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How Good Leadership Helps Prevent Burnout

Burnout is a work-related process of chronic stress and disengagement and has been called the occupational hazard of the 21st century. The formula for job burnout is simple: too many job demands, too few job resources, and not enough recovery or time to re-charge your batteries. Burnout impacts just about every type of industry and has been shown to effect quality of care and customer service, attrition and turnover, and in healthcare, patient satisfaction.

Good leadership, whether in the form of an inspiring manager, getting regular feedback, or simply knowing that your leader has your back, can help prevent burnout. According to a new study, we now know that the opposite is also true. Bad leaders aren’t just toxic to an organization – they drive burnout and decrease job satisfaction.

As part of a regular survey process Mayo Clinic uses to foster a cohesive organization, 2,813 physicians and scientists provided a detailed evaluation of the leadership qualities of their direct supervisor. The respondents were asked to numerically rate the extent to which they agreed or disagreed with the following statements about their immediate supervisor:

** Holds career development conversations with me

** Inspires me to do my best

** Empowers me to do my job

** Is interested in my opinion

** Encourages employees to suggest ideas for improvement

** Treats me with respect and dignity

** Provides helpful feedback and coaching on my performance

** Recognizes me for a job well done

** Keeps me informed about changes taking place at Mayo Clinic

** Encourages me to develop my talents and skills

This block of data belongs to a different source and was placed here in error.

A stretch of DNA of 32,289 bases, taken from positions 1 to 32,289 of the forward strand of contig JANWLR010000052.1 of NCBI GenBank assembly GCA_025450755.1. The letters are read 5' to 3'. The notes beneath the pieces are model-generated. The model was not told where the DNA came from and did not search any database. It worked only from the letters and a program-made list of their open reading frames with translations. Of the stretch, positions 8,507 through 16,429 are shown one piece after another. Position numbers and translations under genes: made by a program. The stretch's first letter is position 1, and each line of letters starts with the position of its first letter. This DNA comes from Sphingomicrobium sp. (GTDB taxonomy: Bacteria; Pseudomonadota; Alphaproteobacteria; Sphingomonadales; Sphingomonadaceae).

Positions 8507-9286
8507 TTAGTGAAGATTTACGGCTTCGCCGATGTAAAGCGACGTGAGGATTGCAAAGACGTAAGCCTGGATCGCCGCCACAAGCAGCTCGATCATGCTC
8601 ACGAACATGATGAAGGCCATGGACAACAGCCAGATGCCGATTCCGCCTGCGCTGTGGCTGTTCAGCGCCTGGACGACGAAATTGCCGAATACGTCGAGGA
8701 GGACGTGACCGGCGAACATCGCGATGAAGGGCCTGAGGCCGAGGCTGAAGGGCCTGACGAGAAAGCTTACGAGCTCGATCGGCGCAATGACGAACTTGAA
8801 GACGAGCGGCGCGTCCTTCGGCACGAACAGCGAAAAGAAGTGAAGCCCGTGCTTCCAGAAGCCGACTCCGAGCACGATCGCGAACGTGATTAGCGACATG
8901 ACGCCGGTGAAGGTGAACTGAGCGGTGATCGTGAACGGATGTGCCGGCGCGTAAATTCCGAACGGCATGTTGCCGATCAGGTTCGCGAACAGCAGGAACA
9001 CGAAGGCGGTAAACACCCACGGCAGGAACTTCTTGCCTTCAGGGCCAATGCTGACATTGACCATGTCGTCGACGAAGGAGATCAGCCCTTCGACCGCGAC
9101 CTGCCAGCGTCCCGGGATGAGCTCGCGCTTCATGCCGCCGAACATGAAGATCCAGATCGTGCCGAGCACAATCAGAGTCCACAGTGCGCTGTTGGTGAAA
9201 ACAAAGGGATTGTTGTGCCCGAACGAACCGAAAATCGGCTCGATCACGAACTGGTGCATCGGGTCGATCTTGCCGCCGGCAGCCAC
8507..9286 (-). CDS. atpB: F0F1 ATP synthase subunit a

** I would recommend working for (name of immediate supervisor)

** Overall, how satisfied are you with (name of immediate supervisor)

What the study found was that for each 1-point increase in composite leadership score, there was a commensurate 3.3% decrease in likelihood of burnout and a 9.0% increase in the likelihood of job satisfaction. Think about how that translates into bottom line dollars – less attrition and turnover, higher patient/client satisfaction scores, and a reduced instance of errors.

I personally think that companies across industries should implement the same type of survey system so that managers can be held accountable and get the coaching they need to change bad practices.

It always surprises me how long an organization will tolerate a bad manager, because based on this list, being a good manager shouldn’t be that hard. Bad managers drive burnout and dissatisfaction which not only impacts the bottom line, but also the engagement and well-being levels of the people the organization relies on to grow the business.

Leaders need to be educated about the impact burnout has in an organization. With the right training and coaching, ineffective managers can build the five dimensions of effective leadership cited in the study: inform, engage, inspire, develop, and recognize.

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For more tips and information about ways to Burnout Proof your life, download Paula’s e-book, Addicted to Busy: Your Blueprint for Burnout Prevention, at www.pauladavislaack.com.

 

Reference

Shanafelt, T.D., et al. (2015). Impact of organizational leadership on physician burnout and satisfaction. Mayo Clinic Proceedings, 90(4), 432-440.

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